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  #1  
Old 11-21-2011, 09:23 PM
andyslawncare andyslawncare is offline
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What do you guys charge for labor in a B&B?

I have a good formula for planting, but I don't have a firm number on my B&B plants still...

What do you guys get?


Planting Formula
Step 1:
Double price when under $30.00
Multiply price by 1.5 between $30.01 and $99.99
Multiply price by 1.25 between $100 and $300
Over $300 requires further profit consideration

Step 2:
Add $??? For B&B?
Add $3.00/gallon for 15 gallon
Add $2.75/gallon over 15 gallon
Add $3.10/gallon for 10 gallon
Add $3.25/gallon for 7 gallon
Add $3.50/gallon for 5 gallon
Add $3.75/gallon for 3 gallon
Add $3.90/gallon for 2 gallon
Add $4.00/gallon for 1 gallon

Step 3:
Add delivery
$0.80 per mile from the farm, or farm delivery.

Step 4:
Total price = step 1+2+3
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  #2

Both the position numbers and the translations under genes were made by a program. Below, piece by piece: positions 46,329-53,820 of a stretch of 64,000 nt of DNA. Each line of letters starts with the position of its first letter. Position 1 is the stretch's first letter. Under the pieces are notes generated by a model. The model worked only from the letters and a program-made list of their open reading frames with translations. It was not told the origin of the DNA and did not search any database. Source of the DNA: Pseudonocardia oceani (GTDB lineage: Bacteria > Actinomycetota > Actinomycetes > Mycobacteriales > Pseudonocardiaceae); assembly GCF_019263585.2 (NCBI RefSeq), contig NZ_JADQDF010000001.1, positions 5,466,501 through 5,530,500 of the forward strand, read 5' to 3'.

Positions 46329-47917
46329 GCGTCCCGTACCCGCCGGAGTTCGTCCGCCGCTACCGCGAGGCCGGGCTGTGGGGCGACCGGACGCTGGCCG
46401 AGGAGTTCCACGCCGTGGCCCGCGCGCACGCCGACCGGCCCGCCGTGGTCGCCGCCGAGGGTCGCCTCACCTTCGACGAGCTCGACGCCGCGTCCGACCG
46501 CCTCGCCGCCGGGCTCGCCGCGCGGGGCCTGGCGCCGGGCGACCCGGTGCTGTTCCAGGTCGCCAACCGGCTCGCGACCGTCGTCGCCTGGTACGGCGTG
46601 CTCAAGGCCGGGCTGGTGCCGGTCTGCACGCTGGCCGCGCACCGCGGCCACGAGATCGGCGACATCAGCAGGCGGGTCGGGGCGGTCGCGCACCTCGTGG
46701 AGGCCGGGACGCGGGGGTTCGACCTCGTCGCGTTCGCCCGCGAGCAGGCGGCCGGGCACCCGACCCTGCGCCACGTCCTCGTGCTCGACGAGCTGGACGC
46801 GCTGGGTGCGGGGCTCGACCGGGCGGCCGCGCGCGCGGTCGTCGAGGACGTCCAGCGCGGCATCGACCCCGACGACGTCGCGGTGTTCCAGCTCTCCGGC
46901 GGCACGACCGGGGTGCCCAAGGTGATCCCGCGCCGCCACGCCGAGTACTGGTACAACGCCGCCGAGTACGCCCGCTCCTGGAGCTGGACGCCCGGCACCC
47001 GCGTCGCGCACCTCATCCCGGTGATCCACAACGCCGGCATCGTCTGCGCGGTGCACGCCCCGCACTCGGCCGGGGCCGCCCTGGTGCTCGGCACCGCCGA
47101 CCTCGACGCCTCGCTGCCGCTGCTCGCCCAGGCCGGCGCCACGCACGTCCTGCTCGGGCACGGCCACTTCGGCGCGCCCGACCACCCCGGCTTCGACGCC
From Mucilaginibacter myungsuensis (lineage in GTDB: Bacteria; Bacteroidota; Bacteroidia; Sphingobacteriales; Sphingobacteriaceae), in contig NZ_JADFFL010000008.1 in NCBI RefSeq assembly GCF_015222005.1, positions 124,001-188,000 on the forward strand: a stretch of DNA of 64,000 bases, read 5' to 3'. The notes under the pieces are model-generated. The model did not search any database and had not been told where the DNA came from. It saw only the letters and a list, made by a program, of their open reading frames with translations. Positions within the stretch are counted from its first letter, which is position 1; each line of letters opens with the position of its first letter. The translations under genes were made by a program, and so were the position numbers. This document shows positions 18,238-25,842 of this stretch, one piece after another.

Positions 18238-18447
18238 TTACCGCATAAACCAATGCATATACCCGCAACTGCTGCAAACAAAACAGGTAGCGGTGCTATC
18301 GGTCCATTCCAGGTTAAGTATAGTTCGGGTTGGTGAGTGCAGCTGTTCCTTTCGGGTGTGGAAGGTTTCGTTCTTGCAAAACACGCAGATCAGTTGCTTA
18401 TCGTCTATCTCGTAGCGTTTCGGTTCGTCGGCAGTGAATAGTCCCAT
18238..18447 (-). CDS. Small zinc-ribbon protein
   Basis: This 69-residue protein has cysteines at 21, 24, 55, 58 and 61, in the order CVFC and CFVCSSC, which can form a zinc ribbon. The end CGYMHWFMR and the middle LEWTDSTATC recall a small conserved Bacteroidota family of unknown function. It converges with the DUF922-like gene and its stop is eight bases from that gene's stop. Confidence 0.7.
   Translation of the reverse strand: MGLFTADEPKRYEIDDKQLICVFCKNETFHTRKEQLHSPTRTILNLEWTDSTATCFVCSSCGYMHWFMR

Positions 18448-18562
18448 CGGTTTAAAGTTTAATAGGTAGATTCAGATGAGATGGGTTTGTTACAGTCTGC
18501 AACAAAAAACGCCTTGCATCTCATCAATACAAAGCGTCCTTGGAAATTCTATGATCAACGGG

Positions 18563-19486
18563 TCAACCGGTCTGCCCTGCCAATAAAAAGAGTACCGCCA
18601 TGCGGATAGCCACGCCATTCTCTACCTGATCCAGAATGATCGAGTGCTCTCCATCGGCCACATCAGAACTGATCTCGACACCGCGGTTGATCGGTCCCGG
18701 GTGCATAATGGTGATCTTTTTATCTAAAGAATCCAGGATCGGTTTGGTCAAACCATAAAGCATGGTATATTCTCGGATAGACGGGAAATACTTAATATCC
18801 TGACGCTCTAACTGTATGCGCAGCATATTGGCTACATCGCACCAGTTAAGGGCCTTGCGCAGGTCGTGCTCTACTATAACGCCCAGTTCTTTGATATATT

Old 11-22-2011, 07:33 PM
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alexschultz1 alexschultz1 is offline
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Amazing job on the price list I'm stealing this one from you.
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  #3  
Old 11-25-2011, 01:26 PM
muddywater muddywater is offline
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Too many variables. How far are bnbs staged from area to be planted? How big rootball? 20" 34" 48"? Do they need to be staked? Is it 5 bnbs or 150 bnbs?
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Old 11-25-2011, 08:28 PM
Summit L & D Summit L & D is offline
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Here's what you pricing structure should look like:

• Hourly cost to run your company (all labor and overhead costs)